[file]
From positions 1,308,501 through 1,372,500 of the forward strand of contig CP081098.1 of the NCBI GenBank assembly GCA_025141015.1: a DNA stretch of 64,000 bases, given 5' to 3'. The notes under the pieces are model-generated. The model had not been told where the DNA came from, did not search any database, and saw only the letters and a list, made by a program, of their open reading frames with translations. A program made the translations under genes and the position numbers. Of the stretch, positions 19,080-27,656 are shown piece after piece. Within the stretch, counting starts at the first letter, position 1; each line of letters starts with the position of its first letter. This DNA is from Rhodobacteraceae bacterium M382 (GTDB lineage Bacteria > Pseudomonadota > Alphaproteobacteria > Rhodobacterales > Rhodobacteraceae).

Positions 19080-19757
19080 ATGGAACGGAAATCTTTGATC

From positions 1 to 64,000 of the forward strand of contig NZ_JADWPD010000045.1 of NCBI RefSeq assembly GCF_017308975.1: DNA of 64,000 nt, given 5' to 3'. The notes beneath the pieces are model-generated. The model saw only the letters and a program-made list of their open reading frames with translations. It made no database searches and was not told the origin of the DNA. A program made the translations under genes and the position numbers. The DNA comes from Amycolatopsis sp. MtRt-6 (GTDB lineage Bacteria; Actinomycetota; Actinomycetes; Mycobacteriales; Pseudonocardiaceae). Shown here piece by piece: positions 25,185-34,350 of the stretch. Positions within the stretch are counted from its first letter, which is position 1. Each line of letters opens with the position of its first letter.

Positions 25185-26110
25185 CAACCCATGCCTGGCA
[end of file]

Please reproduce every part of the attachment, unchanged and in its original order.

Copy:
From positions 1,308,501 through 1,372,500 of the forward strand of contig CP081098.1 of the NCBI GenBank assembly GCA_025141015.1: a DNA stretch of 64,000 bases, given 5' to 3'. The notes under the pieces are model-generated. The model had not been told where the DNA came from, did not search any database, and saw only the letters and a list, made by a program, of their open reading frames with translations. A program made the translations under genes and the position numbers. Of the stretch, positions 19,080-27,656 are shown piece after piece. Within the stretch, counting starts at the first letter, position 1; each line of letters starts with the position of its first letter. This DNA is from Rhodobacteraceae bacterium M382 (GTDB lineage Bacteria > Pseudomonadota > Alphaproteobacteria > Rhodobacterales > Rhodobacteraceae).

Positions 19080-19757
19080 ATGGAACGGAAATCTTTGATC

From positions 1 to 64,000 of the forward strand of contig NZ_JADWPD010000045.1 of NCBI RefSeq assembly GCF_017308975.1: DNA of 64,000 nt, given 5' to 3'. The notes beneath the pieces are model-generated. The model saw only the letters and a program-made list of their open reading frames with translations. It made no database searches and was not told the origin of the DNA. A program made the translations under genes and the position numbers. The DNA comes from Amycolatopsis sp. MtRt-6 (GTDB lineage Bacteria; Actinomycetota; Actinomycetes; Mycobacteriales; Pseudonocardiaceae). Shown here piece by piece: positions 25,185-34,350 of the stretch. Positions within the stretch are counted from its first letter, which is position 1. Each line of letters opens with the position of its first letter.

Positions 25185-26110
25185 CAACCCATGCCTGGCA